The IDP team has 13 members, including a production support chief pilot, a delivery and customer support ops manager, a dispatcher and 10 pilots with additional duties. The IDP team supports Cessna's piston singles and the Citation Mustang, which are all built at IDP. The IDP team flew more than 2200 flights last year, totaling more than 1800 flight hours.

IDP is home to Cessna's single-engine training program, which teaches customers to operate the Garmin G1000 and transition into Cessna's piston-engined high-wing aircraft and the Corvalis series.

Both ICT and IDP production flight test organizations exist to serve 3 primary requirements:

• Meet FAA regs requiring manufacturers to flight test every aircraft they build, using approved test procedures. FAA maintains oversight and periodically audits the process.
• Ensure that product quality is maintained and improved continuously. The pilots are expected to identify opportunities for product improvements and cost efficiencies, as well as providing a customer's prospective on each airplane the company builds.
• Support the customer's needs. Production test pilots are expected to be advocates for the customer, serving as part of the team representing the aircraft at delivery. They also provide Cessna service centers with pilot support worldwide.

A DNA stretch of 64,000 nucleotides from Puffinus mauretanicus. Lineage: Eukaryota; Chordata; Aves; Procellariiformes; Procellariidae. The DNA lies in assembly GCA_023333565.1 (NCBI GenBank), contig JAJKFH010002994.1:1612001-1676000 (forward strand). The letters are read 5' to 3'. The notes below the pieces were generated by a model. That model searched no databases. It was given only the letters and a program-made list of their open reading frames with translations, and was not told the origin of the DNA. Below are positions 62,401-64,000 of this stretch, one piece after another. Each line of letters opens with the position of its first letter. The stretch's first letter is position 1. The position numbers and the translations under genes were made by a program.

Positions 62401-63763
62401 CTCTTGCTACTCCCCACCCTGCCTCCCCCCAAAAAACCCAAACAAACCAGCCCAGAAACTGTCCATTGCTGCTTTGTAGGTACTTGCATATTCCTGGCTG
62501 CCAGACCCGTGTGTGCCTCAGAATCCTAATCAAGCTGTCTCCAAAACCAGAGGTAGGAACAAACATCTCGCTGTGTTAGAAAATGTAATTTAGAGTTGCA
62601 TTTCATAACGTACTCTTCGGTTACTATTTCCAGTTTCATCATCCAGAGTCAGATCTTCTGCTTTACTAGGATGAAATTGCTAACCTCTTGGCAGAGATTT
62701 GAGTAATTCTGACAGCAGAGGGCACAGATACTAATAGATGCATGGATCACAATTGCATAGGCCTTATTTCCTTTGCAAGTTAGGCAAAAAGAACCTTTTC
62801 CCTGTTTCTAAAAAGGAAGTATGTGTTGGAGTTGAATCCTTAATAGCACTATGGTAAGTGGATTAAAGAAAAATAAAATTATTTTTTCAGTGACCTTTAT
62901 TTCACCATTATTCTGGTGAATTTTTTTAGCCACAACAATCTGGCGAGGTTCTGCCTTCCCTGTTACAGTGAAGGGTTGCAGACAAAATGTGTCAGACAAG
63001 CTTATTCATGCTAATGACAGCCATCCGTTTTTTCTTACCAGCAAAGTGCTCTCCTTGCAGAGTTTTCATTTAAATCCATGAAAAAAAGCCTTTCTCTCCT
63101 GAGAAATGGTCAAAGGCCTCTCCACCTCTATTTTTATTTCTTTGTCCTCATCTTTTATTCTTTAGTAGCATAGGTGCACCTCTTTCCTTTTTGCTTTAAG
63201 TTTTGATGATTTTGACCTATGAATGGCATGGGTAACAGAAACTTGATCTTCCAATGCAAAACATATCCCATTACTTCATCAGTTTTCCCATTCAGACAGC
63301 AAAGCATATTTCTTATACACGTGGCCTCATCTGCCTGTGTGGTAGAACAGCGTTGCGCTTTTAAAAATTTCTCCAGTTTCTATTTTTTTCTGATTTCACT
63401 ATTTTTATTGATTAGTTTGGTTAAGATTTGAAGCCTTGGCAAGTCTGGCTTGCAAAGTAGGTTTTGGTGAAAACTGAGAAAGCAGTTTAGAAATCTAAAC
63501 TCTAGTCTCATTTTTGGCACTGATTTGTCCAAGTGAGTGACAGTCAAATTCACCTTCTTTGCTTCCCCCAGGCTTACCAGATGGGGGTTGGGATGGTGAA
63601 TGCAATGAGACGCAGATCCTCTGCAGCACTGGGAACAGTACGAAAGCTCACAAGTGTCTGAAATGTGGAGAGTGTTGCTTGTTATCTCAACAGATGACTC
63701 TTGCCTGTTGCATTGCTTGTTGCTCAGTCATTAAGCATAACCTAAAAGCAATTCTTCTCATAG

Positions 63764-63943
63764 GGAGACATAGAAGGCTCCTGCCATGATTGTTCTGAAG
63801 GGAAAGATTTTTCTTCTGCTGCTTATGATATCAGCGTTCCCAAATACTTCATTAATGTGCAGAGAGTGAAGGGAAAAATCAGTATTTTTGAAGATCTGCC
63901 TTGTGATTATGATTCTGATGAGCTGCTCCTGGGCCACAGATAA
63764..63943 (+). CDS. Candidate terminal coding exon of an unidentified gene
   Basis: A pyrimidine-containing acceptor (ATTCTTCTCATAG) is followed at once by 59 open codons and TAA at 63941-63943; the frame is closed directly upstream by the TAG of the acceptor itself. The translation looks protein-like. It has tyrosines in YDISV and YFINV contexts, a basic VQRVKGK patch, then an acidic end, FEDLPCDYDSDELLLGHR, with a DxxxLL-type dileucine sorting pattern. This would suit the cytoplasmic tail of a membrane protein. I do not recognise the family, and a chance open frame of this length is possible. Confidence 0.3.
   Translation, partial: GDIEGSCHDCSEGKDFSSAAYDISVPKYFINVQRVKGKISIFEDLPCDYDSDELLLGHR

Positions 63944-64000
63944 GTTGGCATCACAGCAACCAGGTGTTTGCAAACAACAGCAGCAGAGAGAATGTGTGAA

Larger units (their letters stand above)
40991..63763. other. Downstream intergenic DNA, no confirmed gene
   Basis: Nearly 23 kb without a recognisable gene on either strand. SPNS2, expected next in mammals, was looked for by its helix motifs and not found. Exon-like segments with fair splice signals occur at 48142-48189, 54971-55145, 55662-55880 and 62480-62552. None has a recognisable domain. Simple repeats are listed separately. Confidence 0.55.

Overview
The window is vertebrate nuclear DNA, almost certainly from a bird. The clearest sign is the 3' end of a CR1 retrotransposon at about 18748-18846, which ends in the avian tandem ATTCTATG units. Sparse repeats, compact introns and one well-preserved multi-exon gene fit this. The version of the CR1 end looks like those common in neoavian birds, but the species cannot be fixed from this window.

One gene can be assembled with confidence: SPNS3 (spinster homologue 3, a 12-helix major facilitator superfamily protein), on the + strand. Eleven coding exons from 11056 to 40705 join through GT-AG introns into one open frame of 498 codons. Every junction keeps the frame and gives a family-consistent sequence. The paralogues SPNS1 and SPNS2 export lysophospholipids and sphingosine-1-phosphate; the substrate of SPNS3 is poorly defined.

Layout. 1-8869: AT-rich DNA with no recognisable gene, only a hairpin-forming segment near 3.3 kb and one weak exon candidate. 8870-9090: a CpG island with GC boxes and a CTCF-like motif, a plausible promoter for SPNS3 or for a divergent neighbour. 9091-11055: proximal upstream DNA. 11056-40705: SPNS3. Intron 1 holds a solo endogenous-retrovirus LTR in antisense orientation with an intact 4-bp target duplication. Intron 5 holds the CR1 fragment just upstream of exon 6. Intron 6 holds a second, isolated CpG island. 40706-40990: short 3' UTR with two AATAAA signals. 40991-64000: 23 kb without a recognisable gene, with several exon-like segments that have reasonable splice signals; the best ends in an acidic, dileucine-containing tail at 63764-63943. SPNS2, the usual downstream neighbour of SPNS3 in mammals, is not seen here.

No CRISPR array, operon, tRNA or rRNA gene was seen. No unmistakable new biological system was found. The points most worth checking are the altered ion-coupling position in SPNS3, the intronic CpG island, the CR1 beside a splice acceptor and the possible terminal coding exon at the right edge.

It takes 3–5 years of experience and training to develop a production test pilot, Dirks says.

The current group of pilots have a wide range of flight experience, some of it external, some homegrown, drawn from other flight assignments in the company. Some actually started flying in the Cessna Employees Flying Club.

A perk of production flight test not found in too many pilot positions is a predictable schedule. At Cessna, production flight test pilots work a 40 to 45-hr week, covering the whole 7-day-per-week production and delivery schedule. Since the schedule is established at the beginning of the year, pilots can predict their days off with certainty.

Production Flight Test Senior Pilot & Safety Specialist Mike Graham serves as the interface with Safety Mgr Dan Grace. Training is accomplished regularly, with the average pilot in the department attending FSI every 4 months. More than 90% of Cessna production flight test pilots and other group members hold Six Sigma Green Belt certification.